silentbob

silentbob

ArboristSite Lurker
Joined
Mar 21, 2010
Messages
11
Location
Ne Pa.
One approach is to pull the tree out of its bridged position. Use a tractor (best), a pickup (usually works), or a come-along if that's all you've got, although it's slow going. Regardless of what you pull with, if the tree doesn't budge you may have to carve off some bits to reduce its weight or friction-producing capacity. Look especially to remove those limbs that are locked up against something. You'll have to use chain or good strong rope for pulling (or wire rope if you have it), and be careful not to use under-capacity line that could break and recoil toward you.

If pulling is not within your bag of tricks, begin cutting in place. Be aware that if you just cut down through, top to bottom, you'll soon have your saw pinched. So best to cut a little ways in from the top, say 20--25% of diameter, being very aware of how the tree reacts so you don't get pinched. Then remove your saw and cut up from the underside to meet the top cut. At every stage pay strict attention to what the tree does, because especially with dead wood (which is less elastic) something can give with little notice. You don't want to have legs or feet or whatever in the wrong place when the thing pops loose and drops.

The tree in the first two photos--your first move is probably to sever it from its attachment to the stump. Study that thing beforehand to determine where gravity and other factors will pull/push it, and take care not to be in the line of fire.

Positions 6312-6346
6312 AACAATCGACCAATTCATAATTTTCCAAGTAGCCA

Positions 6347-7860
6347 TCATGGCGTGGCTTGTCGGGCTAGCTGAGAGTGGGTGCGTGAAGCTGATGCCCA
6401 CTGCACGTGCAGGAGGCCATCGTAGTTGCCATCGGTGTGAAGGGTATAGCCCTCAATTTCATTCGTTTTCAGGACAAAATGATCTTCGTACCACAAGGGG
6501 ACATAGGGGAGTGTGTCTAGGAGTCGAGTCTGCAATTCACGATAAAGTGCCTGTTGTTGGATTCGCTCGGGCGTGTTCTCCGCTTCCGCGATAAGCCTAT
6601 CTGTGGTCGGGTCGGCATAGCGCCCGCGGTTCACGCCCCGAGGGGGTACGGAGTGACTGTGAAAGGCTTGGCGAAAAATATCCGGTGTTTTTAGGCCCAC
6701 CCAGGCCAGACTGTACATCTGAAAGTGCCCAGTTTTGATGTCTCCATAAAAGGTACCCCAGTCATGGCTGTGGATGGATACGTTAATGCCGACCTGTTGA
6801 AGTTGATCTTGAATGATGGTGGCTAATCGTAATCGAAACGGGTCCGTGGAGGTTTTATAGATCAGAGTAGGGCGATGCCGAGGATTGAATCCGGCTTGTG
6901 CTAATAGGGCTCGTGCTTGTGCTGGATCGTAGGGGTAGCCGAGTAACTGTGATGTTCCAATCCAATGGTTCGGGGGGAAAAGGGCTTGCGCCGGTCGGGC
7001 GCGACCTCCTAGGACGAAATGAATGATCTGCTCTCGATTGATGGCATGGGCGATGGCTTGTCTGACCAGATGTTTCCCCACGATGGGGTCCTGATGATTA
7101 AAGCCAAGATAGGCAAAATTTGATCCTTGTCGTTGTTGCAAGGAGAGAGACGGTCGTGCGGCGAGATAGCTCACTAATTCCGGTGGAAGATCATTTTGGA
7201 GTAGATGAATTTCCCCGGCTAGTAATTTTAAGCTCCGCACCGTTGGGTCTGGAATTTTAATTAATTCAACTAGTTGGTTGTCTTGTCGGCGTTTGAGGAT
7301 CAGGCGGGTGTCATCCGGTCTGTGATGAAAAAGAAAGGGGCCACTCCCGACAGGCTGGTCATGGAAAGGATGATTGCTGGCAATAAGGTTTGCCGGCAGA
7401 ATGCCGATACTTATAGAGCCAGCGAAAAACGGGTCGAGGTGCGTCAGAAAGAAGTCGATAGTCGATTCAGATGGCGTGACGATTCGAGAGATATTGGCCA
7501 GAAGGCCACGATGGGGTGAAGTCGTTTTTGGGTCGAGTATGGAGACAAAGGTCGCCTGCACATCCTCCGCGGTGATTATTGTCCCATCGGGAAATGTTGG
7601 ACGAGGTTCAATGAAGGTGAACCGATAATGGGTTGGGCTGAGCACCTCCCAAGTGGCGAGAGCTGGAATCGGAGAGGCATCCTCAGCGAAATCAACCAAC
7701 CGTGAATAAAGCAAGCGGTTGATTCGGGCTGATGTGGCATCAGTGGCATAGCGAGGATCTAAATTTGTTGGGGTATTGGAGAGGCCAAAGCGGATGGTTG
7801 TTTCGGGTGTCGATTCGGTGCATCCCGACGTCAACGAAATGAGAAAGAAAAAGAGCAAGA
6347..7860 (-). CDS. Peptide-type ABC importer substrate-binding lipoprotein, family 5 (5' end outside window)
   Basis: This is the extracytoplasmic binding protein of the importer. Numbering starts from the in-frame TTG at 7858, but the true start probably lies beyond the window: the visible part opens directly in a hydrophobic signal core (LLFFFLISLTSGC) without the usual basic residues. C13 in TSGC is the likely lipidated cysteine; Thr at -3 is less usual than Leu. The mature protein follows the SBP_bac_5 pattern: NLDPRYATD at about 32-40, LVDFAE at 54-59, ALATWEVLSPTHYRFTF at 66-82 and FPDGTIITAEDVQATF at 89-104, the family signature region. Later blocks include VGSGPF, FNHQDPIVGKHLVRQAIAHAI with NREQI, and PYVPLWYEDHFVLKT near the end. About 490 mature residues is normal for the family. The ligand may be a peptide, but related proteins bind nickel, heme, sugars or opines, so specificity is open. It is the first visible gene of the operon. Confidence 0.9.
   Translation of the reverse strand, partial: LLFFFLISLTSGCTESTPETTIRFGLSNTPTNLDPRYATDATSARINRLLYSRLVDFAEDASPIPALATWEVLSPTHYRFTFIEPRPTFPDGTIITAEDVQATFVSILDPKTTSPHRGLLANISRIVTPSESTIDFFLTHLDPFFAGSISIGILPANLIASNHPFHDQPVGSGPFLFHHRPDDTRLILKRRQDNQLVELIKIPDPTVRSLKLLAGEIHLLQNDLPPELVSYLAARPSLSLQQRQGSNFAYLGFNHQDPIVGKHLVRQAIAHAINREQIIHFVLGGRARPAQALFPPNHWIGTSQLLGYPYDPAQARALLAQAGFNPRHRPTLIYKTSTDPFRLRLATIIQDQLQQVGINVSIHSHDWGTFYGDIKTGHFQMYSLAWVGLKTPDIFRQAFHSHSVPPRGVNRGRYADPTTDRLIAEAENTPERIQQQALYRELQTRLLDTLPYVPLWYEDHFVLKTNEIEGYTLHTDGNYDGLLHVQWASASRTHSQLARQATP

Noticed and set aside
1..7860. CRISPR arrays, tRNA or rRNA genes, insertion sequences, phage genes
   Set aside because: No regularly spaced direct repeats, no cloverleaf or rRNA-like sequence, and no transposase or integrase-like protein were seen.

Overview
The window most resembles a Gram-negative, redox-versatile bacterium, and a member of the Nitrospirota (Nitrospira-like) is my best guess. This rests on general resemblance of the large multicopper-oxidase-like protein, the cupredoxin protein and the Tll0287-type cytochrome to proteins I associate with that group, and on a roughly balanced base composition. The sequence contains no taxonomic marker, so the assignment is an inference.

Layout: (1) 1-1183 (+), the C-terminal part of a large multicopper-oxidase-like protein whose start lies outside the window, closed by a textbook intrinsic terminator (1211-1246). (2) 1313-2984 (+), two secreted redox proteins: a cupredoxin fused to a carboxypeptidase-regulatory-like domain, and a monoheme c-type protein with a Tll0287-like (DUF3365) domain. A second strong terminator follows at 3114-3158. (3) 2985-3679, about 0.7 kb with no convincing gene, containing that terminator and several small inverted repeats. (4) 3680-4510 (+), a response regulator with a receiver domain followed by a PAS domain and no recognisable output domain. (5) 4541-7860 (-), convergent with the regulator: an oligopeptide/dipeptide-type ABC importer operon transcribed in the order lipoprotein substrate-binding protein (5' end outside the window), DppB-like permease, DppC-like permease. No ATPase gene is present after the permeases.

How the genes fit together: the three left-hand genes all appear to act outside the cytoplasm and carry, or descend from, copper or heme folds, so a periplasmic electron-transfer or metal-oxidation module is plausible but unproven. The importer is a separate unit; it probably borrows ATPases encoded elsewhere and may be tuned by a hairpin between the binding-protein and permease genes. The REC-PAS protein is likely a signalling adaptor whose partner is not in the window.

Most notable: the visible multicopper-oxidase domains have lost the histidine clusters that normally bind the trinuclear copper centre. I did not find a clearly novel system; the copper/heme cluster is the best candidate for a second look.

Most of this stuff is best learned from experience, the kind that can't be imparted thru the internet. Take your time and think about each cut and its likely results. It's the folks who just tear into it without thought who most often entertain us on YouTube.

Hope this is helpful.
Thanks for the replies. I do have a tractor ( a 32hp and a 75hp) that I can get back in there and I have some heavy duty chain. I wasn't even thinking about the tractors (duh). Thanks again!
 
old CB

old CB

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Joined
Jul 4, 2011
Messages
600
Location
CO
I like Del's suggestion about leaving the deadfall in place across the creek. There's something in us that wants to "clean up" the landscape, when actually nature loves a mess. Dead trees in the landscape provide wildlife habitat. (I constantly ask homeowners to leave snags where possible, when they want to hire me to remove them.)

Fallen dead trees across creeks are especially worthwhile. Like Del points out, wildlife will use them for highways. Also, such deadfalls slow water passage and help to fight erosion, and help to stabilize stream banks. Much of our "clean up" in the woods is actually contrary to nature's design.
 
old CB

old CB

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Messages
600
Location
CO
Just got looking at the pics of the tree that's still attached and realized it's right above a gully it looks like, or maybe creekbed. Regardless, unless that's prime firewood that you need, I'd just sever that tree from its attachment and take the tractor to roll it into the gully or creek bed. Decomposing tree parts are more valuable than you'd think in the landscape, and especially anywhere that water runs.